Breast cancer patients can receive radiotherapy in fewer but higher doses with the same beneficial effect, say the authors of 10-year long trials.
Fewer overall doses can still beat cancer, is the conclusion of the START A and B trials (UK Standardisation of Breast Radiotherapy Trial) funded by Cancer Research UK, the Medical Research Council and Department of Health.
The trials involving around 4,500 women with early breast cancer have shown that a lower total dose of radiotherapy but delivered in fewer and larger doses is just as effective as current practices which give a higher total dose over a longer time.
The new pattern of administering the treatment gives similar tumour control and fewer adverse side effects, says the research published in The Lancet and The Lancet Oncology.
Professor John Yarnold, Institute of Cancer Research and Royal Marsden Hospital, Professor Judith Bliss, clinical trials and statistics unit of the Institute of Cancer Research, and colleagues from the START trials collaborative group, comprising researchers from 35 UK cancer centres, carried out both START trials to test this hypothesis.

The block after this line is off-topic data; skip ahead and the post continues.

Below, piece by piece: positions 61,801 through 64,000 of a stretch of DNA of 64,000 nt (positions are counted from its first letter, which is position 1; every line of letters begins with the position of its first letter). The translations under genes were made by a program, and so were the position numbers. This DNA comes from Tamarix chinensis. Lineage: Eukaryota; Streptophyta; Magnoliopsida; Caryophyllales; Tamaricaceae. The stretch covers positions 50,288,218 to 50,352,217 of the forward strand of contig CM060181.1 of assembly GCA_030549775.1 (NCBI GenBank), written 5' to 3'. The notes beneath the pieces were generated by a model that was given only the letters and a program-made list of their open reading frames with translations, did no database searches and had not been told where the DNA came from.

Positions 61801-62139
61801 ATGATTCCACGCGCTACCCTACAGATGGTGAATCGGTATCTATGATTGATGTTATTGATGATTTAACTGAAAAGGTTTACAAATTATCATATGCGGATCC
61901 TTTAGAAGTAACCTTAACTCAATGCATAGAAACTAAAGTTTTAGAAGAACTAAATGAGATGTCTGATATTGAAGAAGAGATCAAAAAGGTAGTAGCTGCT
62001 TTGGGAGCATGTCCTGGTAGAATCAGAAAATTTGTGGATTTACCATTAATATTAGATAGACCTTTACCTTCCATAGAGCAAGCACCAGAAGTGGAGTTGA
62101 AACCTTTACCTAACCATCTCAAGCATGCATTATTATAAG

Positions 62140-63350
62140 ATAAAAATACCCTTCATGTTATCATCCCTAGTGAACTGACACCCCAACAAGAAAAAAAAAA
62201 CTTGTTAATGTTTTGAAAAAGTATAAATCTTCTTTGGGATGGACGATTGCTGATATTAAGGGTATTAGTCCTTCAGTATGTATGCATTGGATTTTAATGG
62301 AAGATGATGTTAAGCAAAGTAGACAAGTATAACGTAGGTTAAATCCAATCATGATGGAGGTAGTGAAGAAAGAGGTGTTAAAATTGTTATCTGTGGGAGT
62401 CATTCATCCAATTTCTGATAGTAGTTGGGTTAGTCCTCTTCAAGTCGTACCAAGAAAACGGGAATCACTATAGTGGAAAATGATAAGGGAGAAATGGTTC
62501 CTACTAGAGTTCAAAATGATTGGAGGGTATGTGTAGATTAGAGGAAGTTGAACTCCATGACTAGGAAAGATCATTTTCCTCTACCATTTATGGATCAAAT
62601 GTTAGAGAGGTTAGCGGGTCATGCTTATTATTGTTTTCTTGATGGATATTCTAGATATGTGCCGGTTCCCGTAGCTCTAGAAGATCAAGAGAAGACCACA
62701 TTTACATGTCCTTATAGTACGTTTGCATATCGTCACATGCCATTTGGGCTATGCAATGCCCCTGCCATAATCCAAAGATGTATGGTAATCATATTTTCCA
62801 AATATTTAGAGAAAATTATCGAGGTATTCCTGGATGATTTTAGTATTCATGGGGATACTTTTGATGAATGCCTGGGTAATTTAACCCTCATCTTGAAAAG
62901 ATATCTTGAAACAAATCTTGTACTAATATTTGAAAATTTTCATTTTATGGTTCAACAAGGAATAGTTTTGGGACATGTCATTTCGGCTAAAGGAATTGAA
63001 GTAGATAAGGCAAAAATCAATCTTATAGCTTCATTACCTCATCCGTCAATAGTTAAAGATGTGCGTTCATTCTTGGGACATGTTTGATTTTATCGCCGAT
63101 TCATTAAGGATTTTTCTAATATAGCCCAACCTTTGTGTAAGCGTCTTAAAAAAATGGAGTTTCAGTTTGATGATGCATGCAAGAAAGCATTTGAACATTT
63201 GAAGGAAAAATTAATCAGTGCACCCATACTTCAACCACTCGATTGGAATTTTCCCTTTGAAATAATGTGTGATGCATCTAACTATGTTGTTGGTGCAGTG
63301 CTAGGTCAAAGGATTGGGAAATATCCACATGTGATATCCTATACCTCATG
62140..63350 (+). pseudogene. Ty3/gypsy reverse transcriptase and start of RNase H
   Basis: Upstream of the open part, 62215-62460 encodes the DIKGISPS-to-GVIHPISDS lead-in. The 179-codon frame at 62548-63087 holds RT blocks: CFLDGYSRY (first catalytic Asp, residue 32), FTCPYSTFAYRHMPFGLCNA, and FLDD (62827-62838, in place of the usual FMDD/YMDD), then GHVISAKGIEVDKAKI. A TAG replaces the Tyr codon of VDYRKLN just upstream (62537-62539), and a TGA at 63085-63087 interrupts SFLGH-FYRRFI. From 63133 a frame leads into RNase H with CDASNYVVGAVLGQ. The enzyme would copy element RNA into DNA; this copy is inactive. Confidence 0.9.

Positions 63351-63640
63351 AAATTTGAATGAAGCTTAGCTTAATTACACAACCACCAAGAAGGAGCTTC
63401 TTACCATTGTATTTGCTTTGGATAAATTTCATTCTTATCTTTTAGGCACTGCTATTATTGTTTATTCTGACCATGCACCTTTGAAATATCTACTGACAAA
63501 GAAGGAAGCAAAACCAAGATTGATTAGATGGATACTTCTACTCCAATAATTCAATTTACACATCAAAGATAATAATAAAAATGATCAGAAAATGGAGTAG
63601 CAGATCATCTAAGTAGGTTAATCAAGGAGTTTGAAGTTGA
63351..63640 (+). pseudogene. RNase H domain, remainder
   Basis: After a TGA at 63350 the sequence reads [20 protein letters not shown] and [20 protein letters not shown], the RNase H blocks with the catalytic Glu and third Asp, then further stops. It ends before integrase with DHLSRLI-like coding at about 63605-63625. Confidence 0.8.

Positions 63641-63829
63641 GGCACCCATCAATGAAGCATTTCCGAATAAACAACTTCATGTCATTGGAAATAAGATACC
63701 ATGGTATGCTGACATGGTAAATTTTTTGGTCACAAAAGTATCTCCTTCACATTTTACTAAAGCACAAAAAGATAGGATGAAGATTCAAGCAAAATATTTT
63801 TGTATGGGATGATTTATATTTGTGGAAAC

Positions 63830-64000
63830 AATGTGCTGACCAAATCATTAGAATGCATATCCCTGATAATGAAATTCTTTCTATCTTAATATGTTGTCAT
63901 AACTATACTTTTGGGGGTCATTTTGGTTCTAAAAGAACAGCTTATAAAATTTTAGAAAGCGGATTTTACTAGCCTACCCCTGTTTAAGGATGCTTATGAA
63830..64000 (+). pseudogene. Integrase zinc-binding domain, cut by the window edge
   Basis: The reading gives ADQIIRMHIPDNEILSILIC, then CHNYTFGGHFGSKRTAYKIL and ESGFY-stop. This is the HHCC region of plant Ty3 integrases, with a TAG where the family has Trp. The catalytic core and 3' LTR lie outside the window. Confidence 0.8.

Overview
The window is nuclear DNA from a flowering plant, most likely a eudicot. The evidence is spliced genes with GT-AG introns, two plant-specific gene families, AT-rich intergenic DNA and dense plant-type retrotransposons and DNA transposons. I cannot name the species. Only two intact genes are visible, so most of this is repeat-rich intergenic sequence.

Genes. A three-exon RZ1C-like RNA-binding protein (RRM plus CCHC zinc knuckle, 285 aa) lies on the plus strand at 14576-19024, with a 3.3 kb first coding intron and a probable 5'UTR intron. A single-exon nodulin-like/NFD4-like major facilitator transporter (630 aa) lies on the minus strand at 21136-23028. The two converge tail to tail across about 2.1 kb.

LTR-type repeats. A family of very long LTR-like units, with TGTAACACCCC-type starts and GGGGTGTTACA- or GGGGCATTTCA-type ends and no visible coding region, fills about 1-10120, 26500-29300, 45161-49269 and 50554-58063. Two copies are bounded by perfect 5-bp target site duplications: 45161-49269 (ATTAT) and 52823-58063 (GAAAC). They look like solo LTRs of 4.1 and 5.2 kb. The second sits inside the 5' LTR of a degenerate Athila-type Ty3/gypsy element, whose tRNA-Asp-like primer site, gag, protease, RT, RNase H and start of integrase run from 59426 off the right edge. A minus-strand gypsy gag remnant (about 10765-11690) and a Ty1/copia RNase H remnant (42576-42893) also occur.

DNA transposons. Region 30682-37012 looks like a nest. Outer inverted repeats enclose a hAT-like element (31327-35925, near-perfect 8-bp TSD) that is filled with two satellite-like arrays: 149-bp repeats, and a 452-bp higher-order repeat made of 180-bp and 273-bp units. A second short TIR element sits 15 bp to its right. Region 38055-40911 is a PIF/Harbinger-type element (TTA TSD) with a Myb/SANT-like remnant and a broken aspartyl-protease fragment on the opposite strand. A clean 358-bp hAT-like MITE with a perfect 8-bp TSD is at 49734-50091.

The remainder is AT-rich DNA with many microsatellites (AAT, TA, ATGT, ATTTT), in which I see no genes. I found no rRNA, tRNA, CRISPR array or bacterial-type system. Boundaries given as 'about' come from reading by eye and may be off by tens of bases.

Under the trials, around half of the women were given the international standard radiotherapy of 25 treatments, being treated five times a week over five weeks.
The remainder of the participants received a lower total dose given in fewer, larger treatments in either three or five weeks.
The researchers compared the rate of cancer recurrence in the treated breast along with the effects of the treatment on surrounding healthy breast tissues.
After an average follow-up of five to six years, the rate of recurrence in the breast remained low for the women in each of the treatment groups studied.
The rate of side-effects were low overall, and no higher in women receiving the revised treatment than those receiving the international standard of 25 treatments.
The authors conclude: “A lower total dose in a smaller number of fractions could offer similar rates of tumour control and normal tissue damage as the international standard fractionation schedule.”
In an accompanying comment, Dr Harry Bartelink, Netherlands Cancer Institute, Amsterdam, and Dr Rodrigo Arriagada, Institut Gustave Roussy, Villejuif, France, said: “We realise that hypo fractionation is convenient for patients, because it reduces the number of visits to radiotherapy departments and waiting lists in several cancer centres.
“Nevertheless we have to wait for data on longer follow-up before final conclusions can be drawn from the START trials.”
(Picture: Wellcome Images)